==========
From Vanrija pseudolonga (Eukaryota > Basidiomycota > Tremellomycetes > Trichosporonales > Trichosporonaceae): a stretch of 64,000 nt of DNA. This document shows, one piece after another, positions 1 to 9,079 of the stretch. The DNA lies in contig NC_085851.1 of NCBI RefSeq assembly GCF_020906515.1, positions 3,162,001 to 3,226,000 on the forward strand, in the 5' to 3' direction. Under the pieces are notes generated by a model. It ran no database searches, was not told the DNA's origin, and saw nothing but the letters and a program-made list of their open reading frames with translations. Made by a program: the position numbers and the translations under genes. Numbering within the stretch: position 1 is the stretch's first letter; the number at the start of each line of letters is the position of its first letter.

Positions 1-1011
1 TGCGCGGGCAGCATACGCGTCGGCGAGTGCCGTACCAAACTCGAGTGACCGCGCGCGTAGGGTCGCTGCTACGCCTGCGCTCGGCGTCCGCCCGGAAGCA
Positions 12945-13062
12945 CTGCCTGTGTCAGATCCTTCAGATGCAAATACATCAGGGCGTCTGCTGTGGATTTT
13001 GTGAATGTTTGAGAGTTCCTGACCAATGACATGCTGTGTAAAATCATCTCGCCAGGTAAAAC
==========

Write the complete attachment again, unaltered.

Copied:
From Vanrija pseudolonga (Eukaryota > Basidiomycota > Tremellomycetes > Trichosporonales > Trichosporonaceae): a stretch of 64,000 nt of DNA. This document shows, one piece after another, positions 1 to 9,079 of the stretch. The DNA lies in contig NC_085851.1 of NCBI RefSeq assembly GCF_020906515.1, positions 3,162,001 to 3,226,000 on the forward strand, in the 5' to 3' direction. Under the pieces are notes generated by a model. It ran no database searches, was not told the DNA's origin, and saw nothing but the letters and a program-made list of their open reading frames with translations. Made by a program: the position numbers and the translations under genes. Numbering within the stretch: position 1 is the stretch's first letter; the number at the start of each line of letters is the position of its first letter.

Positions 1-1011
1 TGCGCGGGCAGCATACGCGTCGGCGAGTGCCGTACCAAACTCGAGTGACCGCGCGCGTAGGGTCGCTGCTACGCCTGCGCTCGGCGTCCGCCCGGAAGCA
Positions 12945-13062
12945 CTGCCTGTGTCAGATCCTTCAGATGCAAATACATCAGGGCGTCTGCTGTGGATTTT
13001 GTGAATGTTTGAGAGTTCCTGACCAATGACATGCTGTGTAAAATCATCTCGCCAGGTAAAAC